This is a useful book, a troubling book, and a book tells us something about the strange state of contemporary publishing. I’ll try and deal with each of these in turn.
From the late 1960s, the methods and claims of ‘conceptual history’ – although perhaps not Begriffsgeschichte – have fruitfully informed the scholarship of historians working on early-modern British and ‘Anglo-world’ political thought .
‘The Sitwells belong to the history of publicity rather than of poetry’, famously pronounced F. R. Leavis in New Bearings in English Poetry (1932).
Benedict Anderson’s conceptualisation of nations as ‘invented communities’ identified the emergence of modern nationalism through a combination of demotic print culture and the growth of capitalism.
In the late 19th and early 20th centuries, thousands of British West Indians migrated within the Americas, to destinations including the Caribbean islands, Latin America, and the United States. They laboured in the construction of the Panama Canal, on Cuban and Dominican sugar plantations, in Central American banana plantations, and in Venezuelan goldfields.
Rachel Beer first caught my attention some 20 years ago when I was trawling through Who Was Who looking for journalists. She was unusual because she was the editor of The Sunday Times in the 1890s, when no other national newspaper had a woman editor. She was also deeply conscious of her background, proud of being a member of the wealthy and important Jewish family of Sassoon.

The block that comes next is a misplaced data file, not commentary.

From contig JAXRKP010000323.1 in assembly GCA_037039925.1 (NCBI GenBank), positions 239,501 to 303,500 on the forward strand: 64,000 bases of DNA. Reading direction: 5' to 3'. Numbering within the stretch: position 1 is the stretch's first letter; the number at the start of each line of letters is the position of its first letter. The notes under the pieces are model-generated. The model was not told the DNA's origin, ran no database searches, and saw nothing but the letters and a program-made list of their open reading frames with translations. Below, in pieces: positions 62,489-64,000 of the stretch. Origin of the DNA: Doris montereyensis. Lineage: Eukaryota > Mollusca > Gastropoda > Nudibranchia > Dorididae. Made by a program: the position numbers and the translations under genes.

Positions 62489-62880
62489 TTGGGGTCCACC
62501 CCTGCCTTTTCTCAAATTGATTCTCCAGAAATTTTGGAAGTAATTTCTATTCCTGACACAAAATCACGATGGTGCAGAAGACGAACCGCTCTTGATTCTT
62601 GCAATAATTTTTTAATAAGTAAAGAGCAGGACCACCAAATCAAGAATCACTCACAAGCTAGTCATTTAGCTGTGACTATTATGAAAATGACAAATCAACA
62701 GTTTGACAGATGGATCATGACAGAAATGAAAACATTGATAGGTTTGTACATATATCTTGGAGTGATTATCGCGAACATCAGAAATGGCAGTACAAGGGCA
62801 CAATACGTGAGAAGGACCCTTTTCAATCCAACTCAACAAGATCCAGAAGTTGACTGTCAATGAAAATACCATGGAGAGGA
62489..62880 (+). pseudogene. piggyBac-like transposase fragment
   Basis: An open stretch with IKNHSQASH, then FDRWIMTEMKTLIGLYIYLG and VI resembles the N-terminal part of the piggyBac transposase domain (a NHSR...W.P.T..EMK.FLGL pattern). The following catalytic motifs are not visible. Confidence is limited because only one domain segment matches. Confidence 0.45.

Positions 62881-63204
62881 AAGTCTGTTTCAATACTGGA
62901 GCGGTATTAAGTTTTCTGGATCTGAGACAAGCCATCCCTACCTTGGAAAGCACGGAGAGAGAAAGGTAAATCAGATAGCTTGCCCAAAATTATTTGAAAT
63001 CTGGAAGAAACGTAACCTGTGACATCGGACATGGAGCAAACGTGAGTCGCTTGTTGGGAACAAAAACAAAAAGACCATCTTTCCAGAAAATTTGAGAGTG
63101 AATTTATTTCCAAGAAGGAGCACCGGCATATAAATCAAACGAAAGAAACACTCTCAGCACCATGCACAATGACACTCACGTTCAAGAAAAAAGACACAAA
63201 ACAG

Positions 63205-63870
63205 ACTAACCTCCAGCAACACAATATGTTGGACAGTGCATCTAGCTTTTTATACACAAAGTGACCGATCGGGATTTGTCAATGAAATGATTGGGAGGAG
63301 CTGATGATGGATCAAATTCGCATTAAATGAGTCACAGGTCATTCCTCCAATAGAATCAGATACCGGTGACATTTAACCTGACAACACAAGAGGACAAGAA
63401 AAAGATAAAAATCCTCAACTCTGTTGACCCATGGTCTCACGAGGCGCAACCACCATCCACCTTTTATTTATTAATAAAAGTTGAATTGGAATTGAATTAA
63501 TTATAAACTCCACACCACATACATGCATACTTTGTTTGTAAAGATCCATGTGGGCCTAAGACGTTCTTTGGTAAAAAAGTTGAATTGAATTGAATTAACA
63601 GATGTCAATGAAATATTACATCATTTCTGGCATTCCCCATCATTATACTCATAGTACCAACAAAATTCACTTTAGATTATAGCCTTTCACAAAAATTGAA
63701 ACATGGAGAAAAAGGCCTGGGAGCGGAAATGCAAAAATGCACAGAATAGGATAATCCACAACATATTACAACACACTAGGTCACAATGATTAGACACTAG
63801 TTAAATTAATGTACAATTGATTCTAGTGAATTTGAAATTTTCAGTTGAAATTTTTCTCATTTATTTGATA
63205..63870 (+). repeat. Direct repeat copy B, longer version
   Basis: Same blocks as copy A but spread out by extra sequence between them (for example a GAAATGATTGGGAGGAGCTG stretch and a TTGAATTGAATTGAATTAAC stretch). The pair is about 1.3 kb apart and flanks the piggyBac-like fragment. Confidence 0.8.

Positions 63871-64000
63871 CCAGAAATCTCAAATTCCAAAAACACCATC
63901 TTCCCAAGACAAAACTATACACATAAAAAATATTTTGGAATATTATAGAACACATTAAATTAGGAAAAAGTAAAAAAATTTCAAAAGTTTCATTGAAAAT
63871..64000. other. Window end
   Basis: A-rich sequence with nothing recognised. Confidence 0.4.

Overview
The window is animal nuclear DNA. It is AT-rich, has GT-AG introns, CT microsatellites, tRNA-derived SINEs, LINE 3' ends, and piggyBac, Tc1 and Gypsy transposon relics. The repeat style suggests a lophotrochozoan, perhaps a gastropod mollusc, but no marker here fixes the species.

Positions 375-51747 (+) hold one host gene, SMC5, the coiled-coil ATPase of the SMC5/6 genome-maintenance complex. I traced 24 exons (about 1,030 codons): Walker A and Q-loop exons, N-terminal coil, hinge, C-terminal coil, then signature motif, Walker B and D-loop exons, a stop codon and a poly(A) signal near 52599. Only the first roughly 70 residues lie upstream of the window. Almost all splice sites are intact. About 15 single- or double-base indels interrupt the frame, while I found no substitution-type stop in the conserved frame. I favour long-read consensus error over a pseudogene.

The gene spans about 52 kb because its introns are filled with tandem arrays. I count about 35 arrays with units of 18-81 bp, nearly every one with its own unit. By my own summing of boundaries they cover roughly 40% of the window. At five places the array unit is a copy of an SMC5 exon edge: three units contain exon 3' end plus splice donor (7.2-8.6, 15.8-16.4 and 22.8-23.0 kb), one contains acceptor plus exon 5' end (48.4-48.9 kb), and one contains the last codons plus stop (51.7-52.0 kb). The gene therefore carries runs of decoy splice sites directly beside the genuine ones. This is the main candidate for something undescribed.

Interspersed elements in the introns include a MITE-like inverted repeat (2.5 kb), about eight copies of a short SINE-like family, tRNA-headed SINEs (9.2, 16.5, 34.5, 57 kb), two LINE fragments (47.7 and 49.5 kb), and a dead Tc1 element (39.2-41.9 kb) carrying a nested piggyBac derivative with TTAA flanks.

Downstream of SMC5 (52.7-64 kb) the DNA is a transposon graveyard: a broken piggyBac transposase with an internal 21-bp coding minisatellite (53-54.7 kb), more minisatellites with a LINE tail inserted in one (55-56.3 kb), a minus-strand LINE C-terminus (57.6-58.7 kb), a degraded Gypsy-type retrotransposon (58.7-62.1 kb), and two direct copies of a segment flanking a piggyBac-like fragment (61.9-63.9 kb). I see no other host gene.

At first sight this looks like another of those increasingly common commodity books, some of which are intended to be global in scope, and which include studies of chocolate, sugar, cod, salt and many others (digestible or not!). As Riello points out, commodities are a good way to tell a global story since many of them have been traded throughout the world for centuries.
‘A detective’, wrote a crime-fiction reviewer in 1932, ‘should have something of the god about him’:
A sure sign of the ageing process is when events that are part of your own memory start appearing in works of history. And so it is now the case with the 1980s; for one’s students, ‘Thatcher’ is a person of whom they have no firsthand knowledge, just a figure whom many of their lecturers and supervisors are prone to paint as the devil incarnate.
The Summits of Modern Man: Mountaineering After the Enlightenment is both a more narrowly focussed and a more widely cast book than its title would suggest. The core of the work focusses on one physical mountain, and the activities which took place upon and around it from the 18th century onwards: Mont Blanc, the white mountain, and the highest peak in Europe.